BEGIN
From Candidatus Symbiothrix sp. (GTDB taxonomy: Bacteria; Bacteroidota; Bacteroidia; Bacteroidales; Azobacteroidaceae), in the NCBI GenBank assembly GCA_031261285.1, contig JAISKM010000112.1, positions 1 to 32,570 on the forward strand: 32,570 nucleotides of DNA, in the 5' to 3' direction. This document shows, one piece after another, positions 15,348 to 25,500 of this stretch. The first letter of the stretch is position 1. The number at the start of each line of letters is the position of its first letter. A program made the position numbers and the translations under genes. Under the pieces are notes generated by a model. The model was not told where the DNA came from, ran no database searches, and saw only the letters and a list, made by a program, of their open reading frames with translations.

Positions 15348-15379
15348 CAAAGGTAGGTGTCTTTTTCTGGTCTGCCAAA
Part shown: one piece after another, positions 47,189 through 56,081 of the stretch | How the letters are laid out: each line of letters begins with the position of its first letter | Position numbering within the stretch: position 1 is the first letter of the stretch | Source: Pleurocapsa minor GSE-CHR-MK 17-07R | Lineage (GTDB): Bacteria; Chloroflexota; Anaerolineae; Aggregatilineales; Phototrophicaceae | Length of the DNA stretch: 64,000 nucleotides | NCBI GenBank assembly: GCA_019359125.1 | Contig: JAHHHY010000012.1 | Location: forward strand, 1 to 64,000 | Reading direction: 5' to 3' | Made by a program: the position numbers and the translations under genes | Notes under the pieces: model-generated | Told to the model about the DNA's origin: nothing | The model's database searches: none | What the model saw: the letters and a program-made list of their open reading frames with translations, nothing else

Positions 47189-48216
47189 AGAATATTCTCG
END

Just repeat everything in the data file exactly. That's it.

From Candidatus Symbiothrix sp. (GTDB taxonomy: Bacteria; Bacteroidota; Bacteroidia; Bacteroidales; Azobacteroidaceae), in the NCBI GenBank assembly GCA_031261285.1, contig JAISKM010000112.1, positions 1 to 32,570 on the forward strand: 32,570 nucleotides of DNA, in the 5' to 3' direction. This document shows, one piece after another, positions 15,348 to 25,500 of this stretch. The first letter of the stretch is position 1. The number at the start of each line of letters is the position of its first letter. A program made the position numbers and the translations under genes. Under the pieces are notes generated by a model. The model was not told where the DNA came from, ran no database searches, and saw only the letters and a list, made by a program, of their open reading frames with translations.

Positions 15348-15379
15348 CAAAGGTAGGTGTCTTTTTCTGGTCTGCCAAA
Part shown: one piece after another, positions 47,189 through 56,081 of the stretch | How the letters are laid out: each line of letters begins with the position of its first letter | Position numbering within the stretch: position 1 is the first letter of the stretch | Source: Pleurocapsa minor GSE-CHR-MK 17-07R | Lineage (GTDB): Bacteria; Chloroflexota; Anaerolineae; Aggregatilineales; Phototrophicaceae | Length of the DNA stretch: 64,000 nucleotides | NCBI GenBank assembly: GCA_019359125.1 | Contig: JAHHHY010000012.1 | Location: forward strand, 1 to 64,000 | Reading direction: 5' to 3' | Made by a program: the position numbers and the translations under genes | Notes under the pieces: model-generated | Told to the model about the DNA's origin: nothing | The model's database searches: none | What the model saw: the letters and a program-made list of their open reading frames with translations, nothing else

Positions 47189-48216
47189 AGAATATTCTCG